Leisure

Make sure to track down the Hunter

November 3, 2011


A Child Shall Lead Them: Making The Night of The Hunter is a play that makes you feel like you’ve just watched a movie.
The play is based on the production of the 1955 film The Night of the Hunter, directed by Charles Laughton, a commercial failure that is now considered a piece of classic cinema. In the film, a preacher and a condemned thief share a prison cell. After the priest is released from prison, he returns to his cellmate’s family to find some hidden money, which the thief’s children were sworn to hide.
Off-screen (and on stage) Laughton is having his own problems with a druggy actor and a behind schedule and over-budget production. His producer is doubting the marketability of the film as it moves in a progressive direction
The play is a coproduction organized by Georgetown’s Department of Performing Arts and the University of Maryland-College Park School of Theatre, Dance, and Performance Studies. Students, staff, and faculty are from both universities, commuting 10 miles to rehearsal during rush hour. The play ambitiously juggles its two separate plotlines along with envelope-pushing film projections.
The whole play takes place on a movie set, and during scenes where the movie is filmed, the production is projected in real time on the back of the stage. The acknowledgement of the setting makes the idea of  “sets“ in the film segments of the story more believable.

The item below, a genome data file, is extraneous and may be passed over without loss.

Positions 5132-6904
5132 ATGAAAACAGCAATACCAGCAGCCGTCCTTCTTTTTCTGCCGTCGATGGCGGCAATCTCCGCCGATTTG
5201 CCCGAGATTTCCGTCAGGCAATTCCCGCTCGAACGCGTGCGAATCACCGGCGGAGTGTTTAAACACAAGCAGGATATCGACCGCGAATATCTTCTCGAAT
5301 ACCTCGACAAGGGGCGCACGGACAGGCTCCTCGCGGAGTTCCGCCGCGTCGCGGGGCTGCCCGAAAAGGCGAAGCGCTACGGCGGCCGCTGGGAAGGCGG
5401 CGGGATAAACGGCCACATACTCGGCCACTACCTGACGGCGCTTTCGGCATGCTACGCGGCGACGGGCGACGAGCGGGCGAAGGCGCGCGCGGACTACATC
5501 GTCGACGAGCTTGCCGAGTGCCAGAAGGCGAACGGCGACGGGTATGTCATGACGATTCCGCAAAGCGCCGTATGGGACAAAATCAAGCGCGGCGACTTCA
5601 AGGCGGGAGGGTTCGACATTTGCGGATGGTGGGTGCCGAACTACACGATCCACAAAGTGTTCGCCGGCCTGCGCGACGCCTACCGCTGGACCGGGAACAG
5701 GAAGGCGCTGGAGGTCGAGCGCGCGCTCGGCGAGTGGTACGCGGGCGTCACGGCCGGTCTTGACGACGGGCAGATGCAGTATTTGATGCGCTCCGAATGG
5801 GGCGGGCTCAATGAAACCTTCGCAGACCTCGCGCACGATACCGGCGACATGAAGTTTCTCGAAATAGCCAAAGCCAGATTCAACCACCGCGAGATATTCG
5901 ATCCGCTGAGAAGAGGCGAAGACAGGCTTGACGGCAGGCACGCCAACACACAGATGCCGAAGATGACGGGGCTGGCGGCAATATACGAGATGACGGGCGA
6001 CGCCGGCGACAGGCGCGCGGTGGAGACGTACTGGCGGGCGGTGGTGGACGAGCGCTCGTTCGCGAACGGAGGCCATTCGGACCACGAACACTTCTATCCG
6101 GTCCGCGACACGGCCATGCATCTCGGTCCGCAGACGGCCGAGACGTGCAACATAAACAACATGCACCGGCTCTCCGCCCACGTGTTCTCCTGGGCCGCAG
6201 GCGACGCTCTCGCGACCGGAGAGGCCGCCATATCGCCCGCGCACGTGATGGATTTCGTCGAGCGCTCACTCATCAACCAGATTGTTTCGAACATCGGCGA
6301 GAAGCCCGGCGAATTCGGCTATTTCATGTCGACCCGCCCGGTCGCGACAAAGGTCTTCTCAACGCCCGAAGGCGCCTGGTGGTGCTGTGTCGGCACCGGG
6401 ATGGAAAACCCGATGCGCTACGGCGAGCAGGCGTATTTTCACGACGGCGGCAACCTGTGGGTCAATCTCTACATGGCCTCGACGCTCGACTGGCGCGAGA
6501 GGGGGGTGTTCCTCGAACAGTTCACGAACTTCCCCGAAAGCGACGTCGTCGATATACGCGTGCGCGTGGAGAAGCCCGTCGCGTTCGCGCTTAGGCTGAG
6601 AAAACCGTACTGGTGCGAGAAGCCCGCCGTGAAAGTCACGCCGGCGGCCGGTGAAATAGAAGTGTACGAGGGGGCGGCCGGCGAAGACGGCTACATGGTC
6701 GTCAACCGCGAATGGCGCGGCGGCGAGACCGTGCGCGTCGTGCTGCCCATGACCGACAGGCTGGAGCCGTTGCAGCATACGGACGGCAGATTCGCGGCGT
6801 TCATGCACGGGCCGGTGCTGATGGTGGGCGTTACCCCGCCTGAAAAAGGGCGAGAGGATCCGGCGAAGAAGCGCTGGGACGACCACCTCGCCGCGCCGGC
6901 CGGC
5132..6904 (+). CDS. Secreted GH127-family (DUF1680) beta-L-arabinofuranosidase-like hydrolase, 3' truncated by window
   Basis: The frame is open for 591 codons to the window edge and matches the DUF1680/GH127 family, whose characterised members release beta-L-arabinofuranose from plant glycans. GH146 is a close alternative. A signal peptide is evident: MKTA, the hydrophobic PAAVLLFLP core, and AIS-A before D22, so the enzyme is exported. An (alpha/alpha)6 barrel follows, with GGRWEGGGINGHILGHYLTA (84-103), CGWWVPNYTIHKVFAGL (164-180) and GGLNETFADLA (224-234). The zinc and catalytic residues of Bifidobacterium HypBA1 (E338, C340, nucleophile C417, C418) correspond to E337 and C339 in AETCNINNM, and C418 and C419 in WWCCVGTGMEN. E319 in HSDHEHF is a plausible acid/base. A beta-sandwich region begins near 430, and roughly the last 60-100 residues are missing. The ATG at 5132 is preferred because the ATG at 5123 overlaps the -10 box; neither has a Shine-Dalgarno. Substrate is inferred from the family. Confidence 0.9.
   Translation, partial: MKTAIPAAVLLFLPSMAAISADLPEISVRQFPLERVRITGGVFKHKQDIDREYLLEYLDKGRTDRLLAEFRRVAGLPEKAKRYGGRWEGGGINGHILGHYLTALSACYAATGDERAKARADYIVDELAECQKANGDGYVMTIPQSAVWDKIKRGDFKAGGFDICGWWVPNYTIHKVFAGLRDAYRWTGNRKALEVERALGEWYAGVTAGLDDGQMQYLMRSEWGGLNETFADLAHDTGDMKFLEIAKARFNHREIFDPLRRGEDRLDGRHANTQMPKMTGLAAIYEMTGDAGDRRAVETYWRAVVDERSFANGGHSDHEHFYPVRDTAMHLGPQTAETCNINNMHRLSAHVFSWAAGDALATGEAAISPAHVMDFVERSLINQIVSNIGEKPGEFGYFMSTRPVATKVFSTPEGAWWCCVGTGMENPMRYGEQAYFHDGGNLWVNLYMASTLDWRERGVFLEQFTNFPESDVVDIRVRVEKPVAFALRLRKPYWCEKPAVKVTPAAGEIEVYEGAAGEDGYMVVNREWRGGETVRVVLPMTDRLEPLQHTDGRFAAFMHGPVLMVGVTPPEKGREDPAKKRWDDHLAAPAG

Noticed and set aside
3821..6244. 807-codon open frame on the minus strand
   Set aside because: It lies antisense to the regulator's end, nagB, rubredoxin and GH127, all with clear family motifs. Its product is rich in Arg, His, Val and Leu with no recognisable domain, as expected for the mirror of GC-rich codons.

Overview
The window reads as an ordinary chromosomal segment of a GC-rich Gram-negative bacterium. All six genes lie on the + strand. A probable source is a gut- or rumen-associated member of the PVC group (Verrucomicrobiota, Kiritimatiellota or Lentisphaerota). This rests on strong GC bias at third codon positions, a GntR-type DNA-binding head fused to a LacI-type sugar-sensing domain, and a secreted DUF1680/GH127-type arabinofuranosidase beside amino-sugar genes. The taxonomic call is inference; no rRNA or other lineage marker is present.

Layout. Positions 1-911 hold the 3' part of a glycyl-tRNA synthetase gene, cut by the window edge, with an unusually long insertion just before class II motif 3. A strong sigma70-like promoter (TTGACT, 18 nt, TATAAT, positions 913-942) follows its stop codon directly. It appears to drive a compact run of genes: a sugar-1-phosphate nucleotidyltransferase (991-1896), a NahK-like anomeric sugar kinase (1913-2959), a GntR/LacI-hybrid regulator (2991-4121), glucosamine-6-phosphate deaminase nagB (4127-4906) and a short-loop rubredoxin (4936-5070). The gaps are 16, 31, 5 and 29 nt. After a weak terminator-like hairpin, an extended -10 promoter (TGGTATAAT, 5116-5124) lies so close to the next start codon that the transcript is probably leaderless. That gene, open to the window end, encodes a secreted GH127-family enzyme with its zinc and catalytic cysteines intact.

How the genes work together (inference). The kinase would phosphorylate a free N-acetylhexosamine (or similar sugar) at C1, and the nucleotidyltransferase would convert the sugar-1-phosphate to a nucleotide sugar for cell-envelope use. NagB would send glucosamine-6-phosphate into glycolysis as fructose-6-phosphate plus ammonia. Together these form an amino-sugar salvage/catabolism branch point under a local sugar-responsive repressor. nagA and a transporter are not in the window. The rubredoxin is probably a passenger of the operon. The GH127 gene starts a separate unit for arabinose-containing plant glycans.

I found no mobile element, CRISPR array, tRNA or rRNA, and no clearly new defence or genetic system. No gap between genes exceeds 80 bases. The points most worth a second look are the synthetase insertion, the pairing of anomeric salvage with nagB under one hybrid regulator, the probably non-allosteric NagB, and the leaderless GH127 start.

The projections, a key aspect of the play, were designed by Jared Mezzochi. who also worked on The Glass Menagerie, a production for Tennessee Williams Centennial Festival last March. Director and writer Derek Goldman trasnforms Mezzochi’s projections from an interesting novelty into a central part of the production.
The play opens with Laughton, played by Dan Hrebenak (SFS ’12), entering the stage and addressing the audience. Soon, period Laughton footage is projected over all the set. As the monologue continues, live footage of the actor’s face is superimposed over Laughton’s, until it’s only Hrebenak’s.
Through the rest of the play, scenes from the film, along with actors performing the scenes live, are projected onto anything that can be turned into a screen, such as held up blankets and the sliding warehouse walls. The projections lit up the Gonda Theater like a dynamic movie theater.
A Child Shall Lead Them is an innovative production that blurs the line between the making of a film and performance, and it features stellar showings by Hrebenak, Justin McCarthy (COL ’12), and UMD’s Robert Mitchum. The play runs through November 6 at the Gonda Theater, and will run at College Park from November 12-19.



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